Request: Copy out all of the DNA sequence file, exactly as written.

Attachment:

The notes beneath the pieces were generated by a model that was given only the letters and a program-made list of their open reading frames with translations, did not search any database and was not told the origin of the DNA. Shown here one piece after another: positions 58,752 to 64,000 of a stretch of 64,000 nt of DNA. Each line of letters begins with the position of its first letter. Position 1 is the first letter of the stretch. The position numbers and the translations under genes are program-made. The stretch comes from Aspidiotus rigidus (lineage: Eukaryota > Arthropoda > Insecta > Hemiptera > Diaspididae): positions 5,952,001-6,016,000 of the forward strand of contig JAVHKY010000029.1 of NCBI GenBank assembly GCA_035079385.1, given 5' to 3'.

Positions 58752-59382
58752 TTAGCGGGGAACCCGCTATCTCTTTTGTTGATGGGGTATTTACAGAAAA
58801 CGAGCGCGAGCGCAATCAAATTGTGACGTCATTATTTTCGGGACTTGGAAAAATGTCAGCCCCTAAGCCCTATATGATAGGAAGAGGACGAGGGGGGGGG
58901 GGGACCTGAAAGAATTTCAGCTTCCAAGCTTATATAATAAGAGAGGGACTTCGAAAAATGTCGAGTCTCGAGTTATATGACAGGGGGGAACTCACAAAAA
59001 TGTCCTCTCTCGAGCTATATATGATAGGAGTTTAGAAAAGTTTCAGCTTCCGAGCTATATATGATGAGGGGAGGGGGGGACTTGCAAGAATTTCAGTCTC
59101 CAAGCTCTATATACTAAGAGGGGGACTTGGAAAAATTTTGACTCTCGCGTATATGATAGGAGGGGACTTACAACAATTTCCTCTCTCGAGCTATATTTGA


The notes beneath the pieces were generated by a model that was given only the letters and a program-made list of their open reading frames with translations, did not search any database and was not told the origin of the DNA. Shown here one piece after another: positions 58,752 to 64,000 of a stretch of 64,000 nt of DNA. Each line of letters begins with the position of its first letter. Position 1 is the first letter of the stretch. The position numbers and the translations under genes are program-made. The stretch comes from Aspidiotus rigidus (lineage: Eukaryota > Arthropoda > Insecta > Hemiptera > Diaspididae): positions 5,952,001-6,016,000 of the forward strand of contig JAVHKY010000029.1 of NCBI GenBank assembly GCA_035079385.1, given 5' to 3'.

Positions 58752-59382
58752 TTAGCGGGGAACCCGCTATCTCTTTTGTTGATGGGGTATTTACAGAAAA
58801 CGAGCGCGAGCGCAATCAAATTGTGACGTCATTATTTTCGGGACTTGGAAAAATGTCAGCCCCTAAGCCCTATATGATAGGAAGAGGACGAGGGGGGGGG
58901 GGGACCTGAAAGAATTTCAGCTTCCAAGCTTATATAATAAGAGAGGGACTTCGAAAAATGTCGAGTCTCGAGTTATATGACAGGGGGGAACTCACAAAAA
59001 TGTCCTCTCTCGAGCTATATATGATAGGAGTTTAGAAAAGTTTCAGCTTCCGAGCTATATATGATGAGGGGAGGGGGGGACTTGCAAGAATTTCAGTCTC
59101 CAAGCTCTATATACTAAGAGGGGGACTTGGAAAAATTTTGACTCTCGCGTATATGATAGGAGGGGACTTACAACAATTTCCTCTCTCGAGCTATATTTGA